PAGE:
I am, shall we say, prone to a lack of organization. As a child it reached such an extreme level that when my sister took over my room after I departed for college she commented to our mother that she had absolutely no previous memory of seeing the color of my carpet. This was only after the two of them shoveled my remaining belongings into a bunch of boxes that still sit in a storage unit someplace that I’ve never visited.
Needless to say such a profound lack of placement skills is clearly not limited to the physical world. Some people file every email and document into hierarchical folder structures for rapid recall at a moment’s notice. Me? It’s a good thing I see my wife every night since her face in the photo on my Mac desktop is often covered with various downloads and documents in progress.
That’s why I was looking forward to Stacks in Leopard. Combined with Spotlight, it seemed an interesting way to help organize my desktop and keep my needed files at my fingertips. Spotlight, now that it works (see “Spotlight Strikes Back: In Leopard, It Works Great,” 2007-11-01), will allow me to sort through my fairly massive repository of old research, documents, and presentations without having to worry about sorting things into highly organized folders. Stacks, on the other hand, seemed ideal for organizing my current projects and keeping them on my Desktop while deceiving any shoulder surfers into thinking I was some zen master of file management.
When I first installed Leopard I was pleased with the two new stacks on my Dock; one for my Documents folder, and one for a new Downloads folder where all downloads were automatically placed. Sure, some of the features Steve Jobs demonstrated in his Leopard preview keynote seemed missing (dynamic stacks), but I was happy enough with being able to put a few small folders on the toolbar and getting one-click access to my current projects.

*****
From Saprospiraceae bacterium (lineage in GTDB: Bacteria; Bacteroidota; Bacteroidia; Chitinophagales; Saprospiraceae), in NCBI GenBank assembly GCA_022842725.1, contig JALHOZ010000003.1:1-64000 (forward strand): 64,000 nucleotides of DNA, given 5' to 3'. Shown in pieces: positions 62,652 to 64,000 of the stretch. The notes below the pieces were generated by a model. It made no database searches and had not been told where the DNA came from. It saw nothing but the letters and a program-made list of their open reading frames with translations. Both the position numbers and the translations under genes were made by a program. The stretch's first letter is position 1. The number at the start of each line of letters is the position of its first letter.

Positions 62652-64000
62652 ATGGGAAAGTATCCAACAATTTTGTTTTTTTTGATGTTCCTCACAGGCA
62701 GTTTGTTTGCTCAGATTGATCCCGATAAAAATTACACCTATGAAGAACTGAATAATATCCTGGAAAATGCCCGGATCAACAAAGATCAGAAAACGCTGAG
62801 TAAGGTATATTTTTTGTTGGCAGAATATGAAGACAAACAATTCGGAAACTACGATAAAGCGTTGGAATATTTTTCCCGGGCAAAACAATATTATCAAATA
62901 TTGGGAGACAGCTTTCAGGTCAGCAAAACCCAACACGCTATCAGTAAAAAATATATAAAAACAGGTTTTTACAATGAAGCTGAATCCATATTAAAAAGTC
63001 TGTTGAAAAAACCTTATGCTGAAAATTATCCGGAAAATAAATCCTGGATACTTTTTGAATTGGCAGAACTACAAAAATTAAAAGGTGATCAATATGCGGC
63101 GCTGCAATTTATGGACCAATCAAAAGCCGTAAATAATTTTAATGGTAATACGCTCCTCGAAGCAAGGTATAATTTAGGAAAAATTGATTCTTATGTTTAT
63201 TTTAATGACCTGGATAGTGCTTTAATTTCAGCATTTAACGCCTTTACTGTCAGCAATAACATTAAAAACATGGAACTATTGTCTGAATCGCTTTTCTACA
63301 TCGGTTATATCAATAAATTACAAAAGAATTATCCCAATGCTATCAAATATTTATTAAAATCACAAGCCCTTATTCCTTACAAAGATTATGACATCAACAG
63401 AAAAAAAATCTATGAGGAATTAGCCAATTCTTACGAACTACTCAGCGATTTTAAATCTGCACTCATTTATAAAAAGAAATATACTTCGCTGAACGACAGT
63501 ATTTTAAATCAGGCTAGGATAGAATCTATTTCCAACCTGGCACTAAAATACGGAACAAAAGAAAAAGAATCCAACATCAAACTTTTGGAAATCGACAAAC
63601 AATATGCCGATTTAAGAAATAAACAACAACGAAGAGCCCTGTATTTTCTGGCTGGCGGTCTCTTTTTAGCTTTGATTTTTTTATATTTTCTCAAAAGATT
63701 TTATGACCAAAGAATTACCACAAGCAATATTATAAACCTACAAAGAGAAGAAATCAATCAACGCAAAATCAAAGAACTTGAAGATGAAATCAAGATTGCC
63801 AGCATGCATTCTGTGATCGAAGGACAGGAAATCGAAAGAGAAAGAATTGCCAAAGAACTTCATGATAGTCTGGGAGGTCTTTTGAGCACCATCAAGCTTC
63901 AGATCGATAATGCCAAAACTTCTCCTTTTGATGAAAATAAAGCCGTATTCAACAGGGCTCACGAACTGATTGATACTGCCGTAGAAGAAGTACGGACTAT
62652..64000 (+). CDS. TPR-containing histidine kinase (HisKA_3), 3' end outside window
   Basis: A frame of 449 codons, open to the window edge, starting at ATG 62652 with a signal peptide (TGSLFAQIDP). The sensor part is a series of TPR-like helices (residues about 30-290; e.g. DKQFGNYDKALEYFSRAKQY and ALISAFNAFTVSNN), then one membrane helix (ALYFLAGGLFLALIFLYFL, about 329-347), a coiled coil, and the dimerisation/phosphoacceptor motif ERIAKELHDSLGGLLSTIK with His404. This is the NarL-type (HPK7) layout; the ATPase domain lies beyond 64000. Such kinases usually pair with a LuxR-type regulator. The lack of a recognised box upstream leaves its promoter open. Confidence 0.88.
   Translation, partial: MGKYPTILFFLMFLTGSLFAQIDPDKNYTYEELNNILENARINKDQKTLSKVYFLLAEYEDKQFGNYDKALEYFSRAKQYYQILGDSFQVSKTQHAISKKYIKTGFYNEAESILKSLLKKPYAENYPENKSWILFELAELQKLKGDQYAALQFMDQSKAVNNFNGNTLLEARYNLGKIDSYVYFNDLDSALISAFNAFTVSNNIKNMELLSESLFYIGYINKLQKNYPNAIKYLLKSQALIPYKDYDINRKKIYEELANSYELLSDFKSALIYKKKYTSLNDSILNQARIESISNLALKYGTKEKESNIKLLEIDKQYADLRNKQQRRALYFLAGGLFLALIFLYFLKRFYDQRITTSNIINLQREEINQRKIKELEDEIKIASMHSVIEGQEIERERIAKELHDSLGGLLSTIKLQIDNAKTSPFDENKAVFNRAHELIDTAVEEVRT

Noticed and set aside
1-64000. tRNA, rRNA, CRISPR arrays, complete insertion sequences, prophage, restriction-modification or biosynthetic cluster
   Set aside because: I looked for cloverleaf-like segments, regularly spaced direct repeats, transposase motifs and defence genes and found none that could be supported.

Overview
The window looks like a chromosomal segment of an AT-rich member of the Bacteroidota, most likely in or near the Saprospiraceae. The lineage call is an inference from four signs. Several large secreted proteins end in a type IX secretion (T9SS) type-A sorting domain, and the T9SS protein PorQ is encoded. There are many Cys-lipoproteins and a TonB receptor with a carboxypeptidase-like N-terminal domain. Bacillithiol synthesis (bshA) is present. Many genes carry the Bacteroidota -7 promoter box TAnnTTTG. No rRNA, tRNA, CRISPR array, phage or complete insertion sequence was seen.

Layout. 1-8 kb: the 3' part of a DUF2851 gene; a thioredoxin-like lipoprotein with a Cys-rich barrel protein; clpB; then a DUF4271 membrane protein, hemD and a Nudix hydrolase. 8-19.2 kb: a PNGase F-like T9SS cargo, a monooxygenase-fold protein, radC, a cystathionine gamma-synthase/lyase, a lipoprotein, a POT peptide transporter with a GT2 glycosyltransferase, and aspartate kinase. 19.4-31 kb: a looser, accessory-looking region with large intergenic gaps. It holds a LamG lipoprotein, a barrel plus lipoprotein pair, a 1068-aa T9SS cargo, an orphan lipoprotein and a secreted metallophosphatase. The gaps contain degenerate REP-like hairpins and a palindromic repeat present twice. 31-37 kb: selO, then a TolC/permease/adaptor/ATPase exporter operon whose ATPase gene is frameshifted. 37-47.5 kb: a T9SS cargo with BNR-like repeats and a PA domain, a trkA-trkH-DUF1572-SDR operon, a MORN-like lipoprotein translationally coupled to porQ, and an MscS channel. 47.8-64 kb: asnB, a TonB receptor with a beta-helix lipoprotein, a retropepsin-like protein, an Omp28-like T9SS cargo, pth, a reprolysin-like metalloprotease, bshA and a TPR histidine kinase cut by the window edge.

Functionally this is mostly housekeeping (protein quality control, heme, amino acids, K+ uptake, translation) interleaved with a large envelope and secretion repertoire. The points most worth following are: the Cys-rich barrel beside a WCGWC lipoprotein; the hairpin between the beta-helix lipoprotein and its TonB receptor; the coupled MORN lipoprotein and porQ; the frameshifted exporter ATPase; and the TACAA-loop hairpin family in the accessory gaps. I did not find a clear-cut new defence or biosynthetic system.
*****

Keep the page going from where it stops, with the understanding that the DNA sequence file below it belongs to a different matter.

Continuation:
But Stacks quickly disappointed. Rather than keeping the clean folder icons I saw immediately after installing Leopard, Stacks defaults to the icon of the last file added. This instantly destroyed the zen balance of my Dock and I was surprised that something so simple could be so darn annoying. Suddenly I couldn’t tell stacks apart, and the fact that their icons kept changing made a bad thing even worse. Then, thanks to TUAW, I found an easy solution to make Stacks much more useful.
A Mac user in Japan created a series of beautiful drawer icons. Instead of just displaying the latest icon in the Dock, it turns out that Stacks really displays an overlaying stack of the icons for the files in the folder. By simply dropping the semi-translucent drawer icon into the folder the stack is based on, it appears as a drawer holding the icons for the files in the stack.
Installation is simple. First, download the icon sets. Then, drop the icon you want to represent the stack into the stack. Next, right click the stack and choose Sort By: Date Modified. The stack icons are pre-modified with a date out in 2010 so they’ll always appear as the first icon in your stack, at least until 2010. (When this hack was first posted you had to adjust the date yourself from the command line, but the icon author updated the files so they are already configured for you).
Zen balance is now restored to my Desktop and Dock, and I find myself once again using Stacks to organize my current projects. For smaller folders the single-click access to the stack is surprisingly more convenient than right-clicking was under Tiger. And sorting by date modified makes even large directories useful as stacks, since I usually want to access the most recent files anyway.
Stacks still needs some work, and I’m looking forward to some of the dynamic features Steve Jobs demonstrated before Leopard was released, but this simple hack turned a disappointment into a useful feature. Now I might have to try the Mac OS X Hints trick for making a Recent Applications stack too…